Dr Julia Sen, Consultant Ophthalmic Plastic, Reconstructive & Cosmetic Surgeon
    Dr Julia Sen, Consultant Ophthalmic Plastic, Reconstructive & Cosmetic Surgeon

      DRY EYE

      What is a Dry Eye?

      Dry eye is a common condition which can cause a feeling of grittiness, burning discomfort, redness and intermittent blurring of vision. These symptoms occur when the ocular surface tear film is insufficient. Watering may also be a symptom because of the protective reflex which triggers a sudden “emergency” flood of tears from the lacrimal (tear) gland when the surface reaches a level of dryness which threatens to damage the ocular surface.

      The tear film is composed of three layers; a mucous layer which allows water to adhere to the ocular surface (which would otherwise be water-repellent) the aqueous (watery) layer which makes up the majority of the tear film and washes away foreign particles and contains dissolved oxygen and anti-bacterial agents, and the oil layer, produced by the Meibomian glands in the eyelid margins which slows evaporation and helps prevent overspill.

      Potential Causes

      Dry eye can result from deficiency of any of the three layers. Factors which can lead to dry eye symptoms:

      • Advancing age
      Tear production and blink rate slow down over time.

      • Medications
      e.g. certain antidepressants, antihistamines

      • Autoimmune diseases
      e.g. Rheumatoid arthritis, Sjogren’s syndrome

      • Meibomian Gland Disease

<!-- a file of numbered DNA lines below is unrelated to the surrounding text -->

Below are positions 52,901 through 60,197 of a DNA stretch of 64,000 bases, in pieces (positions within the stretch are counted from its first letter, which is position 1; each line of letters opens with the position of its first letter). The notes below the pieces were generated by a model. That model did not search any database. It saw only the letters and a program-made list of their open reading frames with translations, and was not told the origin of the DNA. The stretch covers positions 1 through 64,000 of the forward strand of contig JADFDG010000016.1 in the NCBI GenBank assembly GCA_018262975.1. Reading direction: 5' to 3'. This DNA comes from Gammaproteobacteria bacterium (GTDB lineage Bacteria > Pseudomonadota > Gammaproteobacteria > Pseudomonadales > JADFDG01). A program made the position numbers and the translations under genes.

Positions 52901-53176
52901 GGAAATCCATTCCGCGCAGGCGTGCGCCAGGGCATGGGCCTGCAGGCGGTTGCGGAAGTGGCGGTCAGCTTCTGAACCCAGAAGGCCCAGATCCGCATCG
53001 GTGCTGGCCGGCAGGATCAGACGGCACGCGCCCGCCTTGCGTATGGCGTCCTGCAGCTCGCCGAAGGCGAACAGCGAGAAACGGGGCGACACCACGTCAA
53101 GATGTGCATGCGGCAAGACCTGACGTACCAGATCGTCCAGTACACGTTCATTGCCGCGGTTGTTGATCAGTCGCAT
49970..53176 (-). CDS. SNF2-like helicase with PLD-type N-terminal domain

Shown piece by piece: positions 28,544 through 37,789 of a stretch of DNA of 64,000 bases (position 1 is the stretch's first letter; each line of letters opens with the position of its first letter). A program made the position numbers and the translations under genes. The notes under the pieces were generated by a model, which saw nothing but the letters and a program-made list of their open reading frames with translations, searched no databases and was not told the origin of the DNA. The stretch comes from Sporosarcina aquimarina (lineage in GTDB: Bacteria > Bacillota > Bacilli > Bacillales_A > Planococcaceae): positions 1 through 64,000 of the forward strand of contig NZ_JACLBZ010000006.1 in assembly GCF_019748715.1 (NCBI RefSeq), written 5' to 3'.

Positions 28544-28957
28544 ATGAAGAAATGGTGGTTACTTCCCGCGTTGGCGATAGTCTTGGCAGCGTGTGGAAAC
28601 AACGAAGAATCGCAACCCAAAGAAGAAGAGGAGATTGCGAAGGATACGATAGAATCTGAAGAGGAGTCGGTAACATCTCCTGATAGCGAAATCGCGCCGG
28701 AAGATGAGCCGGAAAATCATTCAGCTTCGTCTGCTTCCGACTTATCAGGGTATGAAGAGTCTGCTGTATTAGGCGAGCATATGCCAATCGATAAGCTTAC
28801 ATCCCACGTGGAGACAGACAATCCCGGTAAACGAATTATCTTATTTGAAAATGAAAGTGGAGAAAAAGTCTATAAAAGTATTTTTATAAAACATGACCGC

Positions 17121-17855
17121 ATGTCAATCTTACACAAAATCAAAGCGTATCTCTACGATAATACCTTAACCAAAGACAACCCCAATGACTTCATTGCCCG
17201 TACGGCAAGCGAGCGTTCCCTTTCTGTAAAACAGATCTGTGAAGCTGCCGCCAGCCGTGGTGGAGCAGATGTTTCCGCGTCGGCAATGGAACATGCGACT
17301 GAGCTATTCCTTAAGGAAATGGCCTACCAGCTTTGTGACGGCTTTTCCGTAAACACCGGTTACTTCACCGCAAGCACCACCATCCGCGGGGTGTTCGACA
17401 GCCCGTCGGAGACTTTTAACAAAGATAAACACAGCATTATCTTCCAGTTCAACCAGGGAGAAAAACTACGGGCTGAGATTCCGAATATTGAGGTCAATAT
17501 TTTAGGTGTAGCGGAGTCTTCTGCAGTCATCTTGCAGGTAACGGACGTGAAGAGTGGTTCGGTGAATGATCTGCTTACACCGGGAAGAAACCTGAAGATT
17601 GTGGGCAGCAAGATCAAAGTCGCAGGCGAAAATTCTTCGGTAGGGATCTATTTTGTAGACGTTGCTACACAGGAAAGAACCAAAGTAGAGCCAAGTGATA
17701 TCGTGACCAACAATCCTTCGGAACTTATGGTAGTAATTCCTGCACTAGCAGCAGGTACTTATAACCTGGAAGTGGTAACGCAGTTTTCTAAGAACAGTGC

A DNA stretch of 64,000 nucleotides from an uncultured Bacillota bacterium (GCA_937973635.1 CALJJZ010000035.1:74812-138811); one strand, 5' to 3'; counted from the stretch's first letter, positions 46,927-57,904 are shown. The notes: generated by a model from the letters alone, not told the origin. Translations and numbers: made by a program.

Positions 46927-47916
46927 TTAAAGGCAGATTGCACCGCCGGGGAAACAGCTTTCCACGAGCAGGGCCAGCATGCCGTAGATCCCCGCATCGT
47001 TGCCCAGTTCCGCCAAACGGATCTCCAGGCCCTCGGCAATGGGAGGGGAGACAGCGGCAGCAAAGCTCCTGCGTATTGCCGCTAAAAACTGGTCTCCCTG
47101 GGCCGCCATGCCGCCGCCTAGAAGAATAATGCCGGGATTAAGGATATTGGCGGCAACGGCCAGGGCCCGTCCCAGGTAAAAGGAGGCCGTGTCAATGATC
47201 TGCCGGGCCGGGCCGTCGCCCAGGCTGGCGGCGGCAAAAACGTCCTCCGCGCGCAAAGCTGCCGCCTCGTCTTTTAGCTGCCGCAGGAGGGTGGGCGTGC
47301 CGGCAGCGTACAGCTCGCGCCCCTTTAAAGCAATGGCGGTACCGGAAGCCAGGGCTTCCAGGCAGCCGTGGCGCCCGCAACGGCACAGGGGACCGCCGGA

often associated with rosacea

      • Central heating/air conditioning
      Reduced humidity causes sufferers to have worse symptoms in the Winter.
      Leaky CPAP masks worn overnight to treat Obstructive Sleep Apnoea

      • Reduced blink
      Neurological disorders e.g. Parkinsons disease, Bells palsy

      • Visual attention
      Reading and computer work reduce blink rate and increase tear evaporation

      Less common causes:

      • Radiotherapy near the eye
      • Chemical injury
      • Eyelid malposition (Ectropion)


      Unfortunately, it is not usually possible to cure dry eye, but management or elimination of as many of the modifiable risk factors listed above may help.

      The good news is that for the vast majority of sufferers relief can be found with simple measures.

      Topical lubricating eye drops and/or warm massage of the eyelids can improve the quality and quantity of the tear film. It may be helpful to instil lubricant drops prior to activities which tend to trigger symptoms (e.g. before reading or working at a computer).

      Lubricant drops are widely available over the counter and are effective and safe to use. Lubricant ointments are also available for night-time use. They have a thicker consistency so blur the vision so are most suitable for instillation last thing at night. If using with other drops (e.g those prescribed for glaucoma) the ointment should be the last thing to be instilled before bed.

      For contact lens wearers and those who require drops more frequently than 4 times daily, a non-preserved drop is recommended, as Benzalkonium Chloride, a commonly used preservative is not compatible with contact lenses and is toxic to the ocular surface in doses which exceed this.


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